- Solid-state batteries hold a lot of promises for EVs, of reduced complexity, increased safety, and less degradation when repeatedly subjected to fast charging.
- QuantumScape data indicates its solid-state batteries—after 400 cycles of 10 to 80 percent fast charging (the equivalent of covering 160,000 miles)—retain over 80 percent of their capacity.
- Some analysts question the robustness of solid-state batteries, especially given their dependence on ceramic electrolytes.
Solid-state batteries, with no liquid electrolyte, have been (like fleets of hydrogen cars) just around the corner for a long time. But commercialization is finally approaching, the companies say, and along with advantages over traditional lithium-ion in safety, weight and energy density, add a potential ability to fast-charge regularly with reduced battery damage.
The San Jose, California-based QuantumScape recently released data indicating that its battery cells with ceramic solid-electrolyte separators (made from what it said are “earth-abundant materials”) had gone through 400 cycles of 10 to 80 percent fast charging (the equivalent of covering 160,000 miles). And they retain, according to QuantumScape Chief Marketing Officer Asim Hussain, “well over 80 percent of their capacity at a variety of temperatures.” These temperatures ranged from 25 degrees Centigrade (77 degrees Fahrenheit) to 45 Centigrade (113 Fahrenheit), the company said.
He said that the company is aiming for such charges to take 15 minutes, compared to 20 to 25 minutes for conventional lithium-ion power cells. The latter, Hussain said, “are just not designed for repeated fast charging.”
According to a QuantumScape white paper, “Repeated fast-charging [of legacy lithium-ion batteries] Results in degraded cycle life due to multiple effects: loss of lithium due to reactions on the surface of the graphite particles in the anode, as well as accelerated degradation stemming from the elevated temperatures that result from the high current densities required for fast charge in energy -dense cells.”
QuantumScape is targeting 2023 to produce battery samples that can be used in test cars, and 2024 to 2025 for commercialization, which it defines as cells that can be sold to a third party.
Autoweek wrote in April about battery degradation in today’s EVs when they reach high mileage, such as a 200,000-mile Tesla Model S with just 100 miles of effective range. It’s a real phenomenon, that maybe a solid-state can address. BMW and Ford are major investors in Colorado-based solid-state company Solid Power, which claims a 50 to 80 percent increase in battery energy density over conventional li-ion.
Solid Power tested its high content silicon anode cells with a regimen of fast charging every fifth cycle, and found 81 percent retention capacity after 650 cycles. The company said fast charging every fifth cycle “is more in line with consumer behavior.” Solid Power also expects its lithium metal anode solid-state batteries to last 369,000 miles and more than 1000 cycles.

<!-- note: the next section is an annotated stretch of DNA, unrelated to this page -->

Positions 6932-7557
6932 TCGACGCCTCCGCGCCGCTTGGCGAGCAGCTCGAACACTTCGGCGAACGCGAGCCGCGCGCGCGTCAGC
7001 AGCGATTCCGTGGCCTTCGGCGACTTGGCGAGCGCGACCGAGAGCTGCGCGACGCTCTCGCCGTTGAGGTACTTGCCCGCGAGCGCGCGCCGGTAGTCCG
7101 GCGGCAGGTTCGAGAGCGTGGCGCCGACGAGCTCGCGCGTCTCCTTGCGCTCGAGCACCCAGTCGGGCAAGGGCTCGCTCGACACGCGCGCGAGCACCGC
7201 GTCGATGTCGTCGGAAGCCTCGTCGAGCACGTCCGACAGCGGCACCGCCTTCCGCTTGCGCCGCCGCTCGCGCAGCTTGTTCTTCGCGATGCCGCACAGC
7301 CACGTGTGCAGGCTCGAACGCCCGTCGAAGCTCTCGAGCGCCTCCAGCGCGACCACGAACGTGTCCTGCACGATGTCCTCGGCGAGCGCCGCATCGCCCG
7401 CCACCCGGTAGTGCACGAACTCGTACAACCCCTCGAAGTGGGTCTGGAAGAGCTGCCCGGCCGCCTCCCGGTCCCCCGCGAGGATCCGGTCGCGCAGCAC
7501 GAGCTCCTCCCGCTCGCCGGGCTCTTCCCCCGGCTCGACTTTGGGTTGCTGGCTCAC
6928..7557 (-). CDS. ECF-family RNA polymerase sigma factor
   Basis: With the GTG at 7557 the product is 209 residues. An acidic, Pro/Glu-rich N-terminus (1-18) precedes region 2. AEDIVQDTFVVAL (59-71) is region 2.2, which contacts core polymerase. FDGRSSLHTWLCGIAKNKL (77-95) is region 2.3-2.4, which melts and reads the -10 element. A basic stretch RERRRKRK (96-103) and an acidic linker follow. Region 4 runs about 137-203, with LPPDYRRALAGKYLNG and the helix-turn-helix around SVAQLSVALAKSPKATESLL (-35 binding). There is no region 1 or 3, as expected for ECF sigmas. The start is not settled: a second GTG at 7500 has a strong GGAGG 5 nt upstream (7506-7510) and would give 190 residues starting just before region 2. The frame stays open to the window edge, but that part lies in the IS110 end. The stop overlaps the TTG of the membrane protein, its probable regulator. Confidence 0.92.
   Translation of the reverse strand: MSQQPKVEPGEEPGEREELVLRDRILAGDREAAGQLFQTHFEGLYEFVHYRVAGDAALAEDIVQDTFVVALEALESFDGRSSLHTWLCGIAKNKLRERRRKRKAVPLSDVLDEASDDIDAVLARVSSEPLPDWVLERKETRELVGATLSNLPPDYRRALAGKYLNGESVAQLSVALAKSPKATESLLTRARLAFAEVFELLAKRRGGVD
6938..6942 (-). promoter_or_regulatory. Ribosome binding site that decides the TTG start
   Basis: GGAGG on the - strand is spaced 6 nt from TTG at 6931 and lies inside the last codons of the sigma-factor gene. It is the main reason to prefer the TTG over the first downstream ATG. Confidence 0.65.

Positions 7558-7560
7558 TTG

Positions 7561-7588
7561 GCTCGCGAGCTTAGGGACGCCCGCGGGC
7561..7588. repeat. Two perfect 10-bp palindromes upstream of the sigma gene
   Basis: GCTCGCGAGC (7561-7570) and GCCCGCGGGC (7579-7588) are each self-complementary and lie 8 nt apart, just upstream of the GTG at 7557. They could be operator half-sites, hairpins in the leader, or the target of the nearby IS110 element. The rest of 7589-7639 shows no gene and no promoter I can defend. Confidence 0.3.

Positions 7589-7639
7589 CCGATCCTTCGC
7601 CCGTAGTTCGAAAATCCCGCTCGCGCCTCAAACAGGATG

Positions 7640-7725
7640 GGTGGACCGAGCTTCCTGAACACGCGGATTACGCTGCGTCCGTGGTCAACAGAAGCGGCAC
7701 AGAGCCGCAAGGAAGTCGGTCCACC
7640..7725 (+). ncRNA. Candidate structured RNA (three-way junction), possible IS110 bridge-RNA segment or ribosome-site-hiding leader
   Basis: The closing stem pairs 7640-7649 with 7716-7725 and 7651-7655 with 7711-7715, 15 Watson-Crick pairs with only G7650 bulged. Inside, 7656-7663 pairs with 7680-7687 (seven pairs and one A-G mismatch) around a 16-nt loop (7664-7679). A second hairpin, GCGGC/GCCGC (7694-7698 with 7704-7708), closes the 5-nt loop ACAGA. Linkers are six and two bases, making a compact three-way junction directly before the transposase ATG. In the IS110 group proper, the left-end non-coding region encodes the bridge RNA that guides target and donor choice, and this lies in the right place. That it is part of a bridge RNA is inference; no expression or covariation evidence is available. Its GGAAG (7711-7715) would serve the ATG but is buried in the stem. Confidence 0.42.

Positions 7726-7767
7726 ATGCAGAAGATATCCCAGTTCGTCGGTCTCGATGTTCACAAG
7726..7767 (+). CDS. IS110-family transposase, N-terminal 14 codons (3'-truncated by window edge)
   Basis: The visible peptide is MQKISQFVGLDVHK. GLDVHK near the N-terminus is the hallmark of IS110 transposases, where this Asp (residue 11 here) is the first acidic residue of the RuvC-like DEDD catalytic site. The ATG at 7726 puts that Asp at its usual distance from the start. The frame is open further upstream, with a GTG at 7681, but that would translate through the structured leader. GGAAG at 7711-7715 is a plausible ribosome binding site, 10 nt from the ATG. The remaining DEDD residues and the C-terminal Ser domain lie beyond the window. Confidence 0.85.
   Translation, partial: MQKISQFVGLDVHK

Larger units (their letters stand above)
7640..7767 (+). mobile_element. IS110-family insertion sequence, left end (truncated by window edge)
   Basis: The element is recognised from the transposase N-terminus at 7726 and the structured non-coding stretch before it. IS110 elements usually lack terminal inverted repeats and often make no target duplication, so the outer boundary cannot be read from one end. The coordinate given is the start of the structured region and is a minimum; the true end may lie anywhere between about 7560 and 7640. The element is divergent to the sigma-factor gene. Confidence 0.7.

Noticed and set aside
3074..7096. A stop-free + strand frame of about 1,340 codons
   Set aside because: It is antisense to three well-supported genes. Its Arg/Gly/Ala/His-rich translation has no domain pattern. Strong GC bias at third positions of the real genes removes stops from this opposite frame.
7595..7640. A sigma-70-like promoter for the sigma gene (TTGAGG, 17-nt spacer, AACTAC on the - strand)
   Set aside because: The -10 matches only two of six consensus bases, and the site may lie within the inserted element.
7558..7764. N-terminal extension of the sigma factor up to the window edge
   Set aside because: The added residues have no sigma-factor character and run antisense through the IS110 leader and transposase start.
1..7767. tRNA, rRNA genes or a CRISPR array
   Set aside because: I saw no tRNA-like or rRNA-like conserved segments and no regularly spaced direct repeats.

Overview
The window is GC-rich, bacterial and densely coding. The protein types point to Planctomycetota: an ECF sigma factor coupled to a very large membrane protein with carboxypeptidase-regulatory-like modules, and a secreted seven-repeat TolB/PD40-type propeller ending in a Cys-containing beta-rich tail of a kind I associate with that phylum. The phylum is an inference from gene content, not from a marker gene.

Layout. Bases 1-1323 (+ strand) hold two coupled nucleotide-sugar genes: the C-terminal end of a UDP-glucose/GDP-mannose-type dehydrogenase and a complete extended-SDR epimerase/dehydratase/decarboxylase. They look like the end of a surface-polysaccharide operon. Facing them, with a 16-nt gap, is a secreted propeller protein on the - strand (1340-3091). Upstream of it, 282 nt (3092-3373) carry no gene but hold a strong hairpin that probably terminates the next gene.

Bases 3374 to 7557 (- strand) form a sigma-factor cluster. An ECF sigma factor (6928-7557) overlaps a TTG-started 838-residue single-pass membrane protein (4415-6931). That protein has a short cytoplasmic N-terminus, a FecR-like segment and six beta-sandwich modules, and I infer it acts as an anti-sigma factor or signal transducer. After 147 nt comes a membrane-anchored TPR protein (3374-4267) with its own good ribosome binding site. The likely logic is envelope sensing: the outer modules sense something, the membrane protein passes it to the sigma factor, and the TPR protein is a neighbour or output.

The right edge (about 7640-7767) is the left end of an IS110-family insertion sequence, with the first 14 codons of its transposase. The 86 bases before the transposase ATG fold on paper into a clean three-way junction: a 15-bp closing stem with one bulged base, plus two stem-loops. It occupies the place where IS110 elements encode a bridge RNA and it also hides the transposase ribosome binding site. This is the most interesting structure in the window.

Solid Power said in an email that it is anticipating silicon EV cell production in 2025, with vehicles using those batteries coming out a year later in 2026.
Sam Abuelsamid, principal research analyst at Guidehouse Insights, said in an interview about the solid-state battery claims, “It depends on some degree of how you conduct the testing. What damages batteries during fast charging is heat, and if you’ve got one cell on a bench, fast charging and then discharging, you can control the temperature for that very well. So I’m not sure how representative that would be.”
Abuelsamid added batteries, “In theory, there is some potential for solid-state to reduce fast-charging degradation because you don’t have dendrites forming. But there are a lot of variables. I would say that solid-state is not going to be the magic bullet solving degradation, but it could be a factor that helps.”
Solid-state batteries are a waiting game. It’s possible Toyota will be the first OEM to market. Gill Pratt, the company’s chief scientist and head of the Toyota Research Institute said early this year that the company hoped to have them in hybrid cars (which use smaller batteries) by 2025. But Toyota also reports a battery life challenge, says Car and Driver , “with repeated charging taking a toll on early prototype batteries.” That’s a sign that more development work lies ahead.
Nissan is targeting 2028 for its first EVs with solid-state batteries, and General Motors is working with Honda to develop affordable EVs (below $30,000) that could use solid state. Range of up to 600 miles is targeted. Some experts see 2030 as the breakthrough year for solid-state commercialization, but others are skeptical.
Donald Sadoway, the John F. Elliott Professor of Materials Chemistry at MIT and a longtime battery researcher, was asked if QuantumScape and other solid-state companies are justified in predicting the start of commercialization by mid-decade. He said via email, “Remarkable claims require remarkable proof. I haven’t seen anything from QuantumScape in the way of compelling evidence. I know that ceramics are fragile and brittle. To operate in a battery without parasitically dropping power output due to their high resistance, the ceramic electrolyte must be thin, which means more fragility….This is a very tough problem.”
QuantumScape responded, “We don’t make claims, we show data. Regarding the question of power, we have published data demonstrating the ability to charge in 15 minutes (from 10 percent to 80 percent), not just once but repeatedly (400 charge-discharge cycles) under what consider to be gold-standard automotive test conditions .” The company also said its ceramic film is “robust,” and that its research “is unlocking the ability to repeatedly fast charge over hundreds of cycles without incurring significant losses to discharge energy retention.”
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